New from Peter Spedale on Be Movie See Movie: Movie Review: Guillermo del Toro’s Pinocchio

I sorely underestimated the 1940 Pinocchio. What Walt Disney created with that masterpiece is pure movie magic: maybe the ultimate kids movie, filled with unforgettable songs and terrifying adventures showcasing a rock solid lesson in how to be a great human being. After the dumpster fire that was Robert Zemeckis’s cash grabbing attempt at live action, I knew Guillermo del Toro’s Pinocchio was going have a real shot to challenge the OG Pinocchio. While del Toro’s version is WAY better than the other 2022 Pinocchio, the movie still feels too burdened by the 1940 miracle version that this Netfix adaptation can’t quite best it.

Guillermo del Toro’s version sticks more closely to the Italian roots of the story, but the beats are very similar. After losing the love of his life – his son Carlo, woodcarver Geppetto (David Bradley) is completely crestfallen. One drunken night, he chops down his son’s favorite tree and crafts a wooden puppet, hoping against hope Carlo will come back to life. A Wood Sprite (Tilda Swinton) takes pity on Geppetto, and brings the puppet, Pinocchio (Gregory Mann), to life, and enlists Sebastian Cricket (Ewan McGregor) to serve as the boy’s moral compass to the best of his ability.

You can feel Guillermo del Toro at war with two pasts. The original Italian Pinocchio story is bleak and dark, having Pinocchio and Geppetto learn lessons in the hardest ways possible. On the opposite end is the Disney version which, other than some incredible scary sequences, is mostly an enjoyable musical adventure that goes easy on kids. This Pinocchio is stuck somewhere between these two. The tone vacillates between both versions of the story: Pinocchio’s childlike wonder is cruelly juxtaposed with the world around him: a cold, fascist place. This tug of war creates a confusing dissonance for the viewer, unsure of how to feel, lessening the impact of the emotional and moral lessons Guillermo del Toro wants to get across. The biggest reason for this is how the movie undercuts lessons Pinocchio learns: something happens which I won’t spoil, but it renders him consequence free, unable to really feel the impact of his bad behavior and grow into a real person.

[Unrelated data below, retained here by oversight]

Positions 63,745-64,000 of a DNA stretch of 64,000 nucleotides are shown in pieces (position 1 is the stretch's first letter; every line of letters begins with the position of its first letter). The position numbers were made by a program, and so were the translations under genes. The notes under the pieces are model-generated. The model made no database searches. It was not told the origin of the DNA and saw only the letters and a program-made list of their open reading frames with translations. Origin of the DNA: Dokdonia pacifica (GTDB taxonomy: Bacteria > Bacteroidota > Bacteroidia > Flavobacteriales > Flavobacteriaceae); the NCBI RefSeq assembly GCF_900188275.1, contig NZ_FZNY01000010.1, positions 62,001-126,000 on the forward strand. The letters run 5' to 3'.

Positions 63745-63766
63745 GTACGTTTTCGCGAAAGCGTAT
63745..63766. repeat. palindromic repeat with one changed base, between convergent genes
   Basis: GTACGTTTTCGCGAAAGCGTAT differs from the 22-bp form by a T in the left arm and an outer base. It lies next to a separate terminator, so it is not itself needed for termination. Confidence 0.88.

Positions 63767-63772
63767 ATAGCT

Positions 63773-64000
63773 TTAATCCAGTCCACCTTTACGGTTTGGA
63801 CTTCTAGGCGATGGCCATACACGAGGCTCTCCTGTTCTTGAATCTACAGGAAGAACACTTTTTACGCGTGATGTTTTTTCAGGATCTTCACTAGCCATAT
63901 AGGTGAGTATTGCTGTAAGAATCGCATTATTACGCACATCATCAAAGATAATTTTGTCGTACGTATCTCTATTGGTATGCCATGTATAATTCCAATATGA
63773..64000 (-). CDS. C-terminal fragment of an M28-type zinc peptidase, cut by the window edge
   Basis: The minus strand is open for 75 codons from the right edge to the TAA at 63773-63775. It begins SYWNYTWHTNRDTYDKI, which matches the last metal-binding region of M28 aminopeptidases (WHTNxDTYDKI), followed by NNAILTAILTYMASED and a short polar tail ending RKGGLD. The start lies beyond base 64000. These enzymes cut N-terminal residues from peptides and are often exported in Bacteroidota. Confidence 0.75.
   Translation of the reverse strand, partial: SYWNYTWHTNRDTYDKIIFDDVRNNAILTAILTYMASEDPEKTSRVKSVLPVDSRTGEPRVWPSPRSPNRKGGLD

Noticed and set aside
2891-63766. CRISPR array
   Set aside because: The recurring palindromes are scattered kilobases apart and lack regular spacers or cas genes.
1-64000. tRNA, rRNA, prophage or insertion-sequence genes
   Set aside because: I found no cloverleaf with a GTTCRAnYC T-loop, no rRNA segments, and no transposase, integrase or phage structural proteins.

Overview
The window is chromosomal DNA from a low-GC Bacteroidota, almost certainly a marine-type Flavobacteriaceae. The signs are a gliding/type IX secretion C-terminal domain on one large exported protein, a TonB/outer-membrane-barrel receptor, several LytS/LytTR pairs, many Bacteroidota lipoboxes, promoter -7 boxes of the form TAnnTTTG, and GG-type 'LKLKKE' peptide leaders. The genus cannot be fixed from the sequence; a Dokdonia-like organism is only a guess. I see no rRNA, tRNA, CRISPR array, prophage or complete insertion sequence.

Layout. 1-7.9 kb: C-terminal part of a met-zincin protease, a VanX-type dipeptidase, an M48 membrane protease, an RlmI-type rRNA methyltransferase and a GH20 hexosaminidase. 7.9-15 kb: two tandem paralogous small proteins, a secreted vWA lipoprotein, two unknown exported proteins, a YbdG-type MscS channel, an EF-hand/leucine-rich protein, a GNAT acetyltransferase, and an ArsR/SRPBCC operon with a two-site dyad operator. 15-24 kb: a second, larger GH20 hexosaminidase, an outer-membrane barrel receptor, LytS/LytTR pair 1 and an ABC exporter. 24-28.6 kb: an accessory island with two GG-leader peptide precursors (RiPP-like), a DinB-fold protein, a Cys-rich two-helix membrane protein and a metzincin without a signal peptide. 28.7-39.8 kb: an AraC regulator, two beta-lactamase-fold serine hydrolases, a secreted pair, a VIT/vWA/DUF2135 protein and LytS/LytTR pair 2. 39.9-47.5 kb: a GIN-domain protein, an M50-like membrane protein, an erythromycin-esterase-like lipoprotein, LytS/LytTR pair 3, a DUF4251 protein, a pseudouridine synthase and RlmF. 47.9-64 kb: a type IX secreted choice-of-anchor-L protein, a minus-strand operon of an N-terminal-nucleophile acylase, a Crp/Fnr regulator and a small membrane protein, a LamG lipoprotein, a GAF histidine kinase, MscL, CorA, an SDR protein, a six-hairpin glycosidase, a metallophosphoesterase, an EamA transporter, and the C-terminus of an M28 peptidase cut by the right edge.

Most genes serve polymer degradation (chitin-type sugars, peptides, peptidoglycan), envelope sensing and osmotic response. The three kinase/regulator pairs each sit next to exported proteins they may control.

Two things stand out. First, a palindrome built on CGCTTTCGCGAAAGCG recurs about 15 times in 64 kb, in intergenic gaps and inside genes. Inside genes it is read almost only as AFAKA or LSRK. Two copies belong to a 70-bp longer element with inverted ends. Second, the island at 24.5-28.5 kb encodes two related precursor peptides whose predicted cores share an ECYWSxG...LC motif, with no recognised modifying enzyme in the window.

In general, this Pinocchio might have been better if it ditched the magic after Pinocchio was created. The Disney version leans on all sorts of magical elements – Jiminy Cricket, musical ingenuity, and a Fairy who bails Pinocchio out – to make the story pop. Those elements are the weakest parts of this movie. Sebastian Cricket is used for comic effect but poorly so; the songs are on the nose and very forgettable, and the Wood Sprite elements deliver lessons but in a clumsy way. The movie opens with poor Geppetto losing his son, and anytime Pinocchio learns lessons similar to the ones his Papa has, the movie really lands in a somber, sweet way. Lessons about burdens, the short nature of life, and the struggle of being fathers and sons are new lessons Guillermo del Toro mines from the original story that work pretty well, not because they’re magical, but because they’re well earned by the time the lesson arrives.

At least Guillermo del Toro doesn’t embarrass himself like Robert Zemeckis. The stop motion works really well in his version, giving the move the feel of a fable while enhancing some of the story’s natural weirdness. I know there’s a version of Pinocchio in there that might surpass that magical Disney OG version, but if the brilliant Guillermo del Toro can’t find it, maybe I’m wishing for something that cannot be a real boy, and should just be comfortable with what it is as is.

from Be the Movie, See the Movie

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